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This month in the garden - 2020

February in the garden

There has been a lot of talk about seed banks in recent years. Thy have been heralded as a way to preserve varieties for future generations and to secure the means to produce food in the future in the event of local or global crisis. The most famous of these is probably the millenium seedbank or Svalbard Global Seed Vault, a secure seedbank on the Norwegian island of Spitsbergen. Don't worry. If we do experience a local crisis due to climate change or political unrest, we won't have to row almost all the way to the North pole to get our hands on some seeds, we'll only need to get ourselves to Las Torcas in Tablones where the SEEeD (Semillas Ecologicas Espanolas en Depsito) seeds live. And I say live, because our local seed bank differs from the Svalbard type of bank in that ours is a living seed bank. Although we do store seeds in Las Torcas, our seeds are mostly growing in the gardens of our members.

Seed vaults that store seeds, frozen, for long periods of time are really our last resort for survival. Seeds store the genetic memories of the plants that create them and they evolve with every cycle. This can be seen very clearly in your own garden. If basil seeds are brought from a colder Northern European garden and planted here in Southern Spain, the plants will not fare well in the heat. They are likely to bolt to seed as soon as the temperature rises. If the seeds are saved from the plants and planted the following year, the plants will display some changes. These can be very slight. Maybe the leaves will be a little smaller. This is a survival mechanism to withstand heat. The plants will endure a slightly higher temperature than they did in the previous year and will go to seed a llittle later. By working with these seeds over a number of years, by collecting the seeds and planting them every year, a land race or strain will be developed that is acclimitised to your conditions. At seed we are growing all our varieties out regularly so that they all become locally adapted strains.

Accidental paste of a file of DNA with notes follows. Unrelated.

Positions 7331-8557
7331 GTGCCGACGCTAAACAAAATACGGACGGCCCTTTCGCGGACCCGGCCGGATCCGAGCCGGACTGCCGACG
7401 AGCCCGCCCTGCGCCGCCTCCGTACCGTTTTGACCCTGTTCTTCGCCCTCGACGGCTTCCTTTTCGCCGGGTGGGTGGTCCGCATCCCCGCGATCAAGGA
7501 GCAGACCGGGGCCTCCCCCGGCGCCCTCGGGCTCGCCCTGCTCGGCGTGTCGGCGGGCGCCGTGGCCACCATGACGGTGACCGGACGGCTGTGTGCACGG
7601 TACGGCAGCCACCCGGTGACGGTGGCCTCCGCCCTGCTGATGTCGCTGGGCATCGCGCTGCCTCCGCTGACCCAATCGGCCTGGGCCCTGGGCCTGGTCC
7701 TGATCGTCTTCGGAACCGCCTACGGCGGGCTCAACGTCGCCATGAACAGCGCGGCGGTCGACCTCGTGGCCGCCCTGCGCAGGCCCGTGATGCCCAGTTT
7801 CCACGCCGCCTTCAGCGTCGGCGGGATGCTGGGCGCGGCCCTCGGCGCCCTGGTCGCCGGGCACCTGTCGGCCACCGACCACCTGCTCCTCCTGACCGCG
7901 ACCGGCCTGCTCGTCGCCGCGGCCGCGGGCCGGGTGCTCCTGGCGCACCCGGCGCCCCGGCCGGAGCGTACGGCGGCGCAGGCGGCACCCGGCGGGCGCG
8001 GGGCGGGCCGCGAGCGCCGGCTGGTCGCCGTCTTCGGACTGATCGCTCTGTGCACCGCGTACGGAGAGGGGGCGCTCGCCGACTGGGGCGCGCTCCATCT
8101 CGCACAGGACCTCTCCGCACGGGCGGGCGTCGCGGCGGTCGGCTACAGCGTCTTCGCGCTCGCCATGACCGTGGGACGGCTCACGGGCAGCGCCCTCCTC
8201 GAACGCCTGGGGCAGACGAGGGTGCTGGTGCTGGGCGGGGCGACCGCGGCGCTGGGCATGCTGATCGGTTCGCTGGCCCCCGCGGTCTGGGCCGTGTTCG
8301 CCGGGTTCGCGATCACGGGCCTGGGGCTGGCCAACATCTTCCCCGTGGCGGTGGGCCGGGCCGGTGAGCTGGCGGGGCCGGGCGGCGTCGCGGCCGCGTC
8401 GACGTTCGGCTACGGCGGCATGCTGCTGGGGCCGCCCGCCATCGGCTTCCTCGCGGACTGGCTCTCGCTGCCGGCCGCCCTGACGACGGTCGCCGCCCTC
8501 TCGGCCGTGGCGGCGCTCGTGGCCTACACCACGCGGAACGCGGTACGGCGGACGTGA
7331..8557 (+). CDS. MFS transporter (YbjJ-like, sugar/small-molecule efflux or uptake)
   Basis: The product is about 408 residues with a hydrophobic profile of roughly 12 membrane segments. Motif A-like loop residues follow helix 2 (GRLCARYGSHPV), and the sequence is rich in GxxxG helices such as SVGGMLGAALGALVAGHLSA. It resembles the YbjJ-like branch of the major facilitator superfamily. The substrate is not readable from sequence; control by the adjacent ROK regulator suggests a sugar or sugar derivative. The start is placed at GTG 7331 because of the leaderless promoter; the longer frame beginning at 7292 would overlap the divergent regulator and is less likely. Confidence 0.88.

Think of this on a global scale. Should we have a planetary crisis and manage to bust our way in to the secure millenial seed bank, the seeds that have been in the deep freeze there for several years will be a little bit behind with the updates in their genetic information and will be unprepared for the new climatic conditions.

A living seed bank is such a valuable thing for us to have in our community. SEEeD has some very hard working members that meticulously gather seeds every year and replenish the stores in the bank. There is an incredible number of varieties in the bank and many of them desperately need to be refreshed. The members hold a combined knowledge that they are very happy to share too so if you are interested in this work, and would like to learn how to do it, come along to our annual spring seed swap or come to one of our monthly meetings. We meet on the first Wednesday of every month in Las Torcas in Tablones from 10 am till 1 pm.

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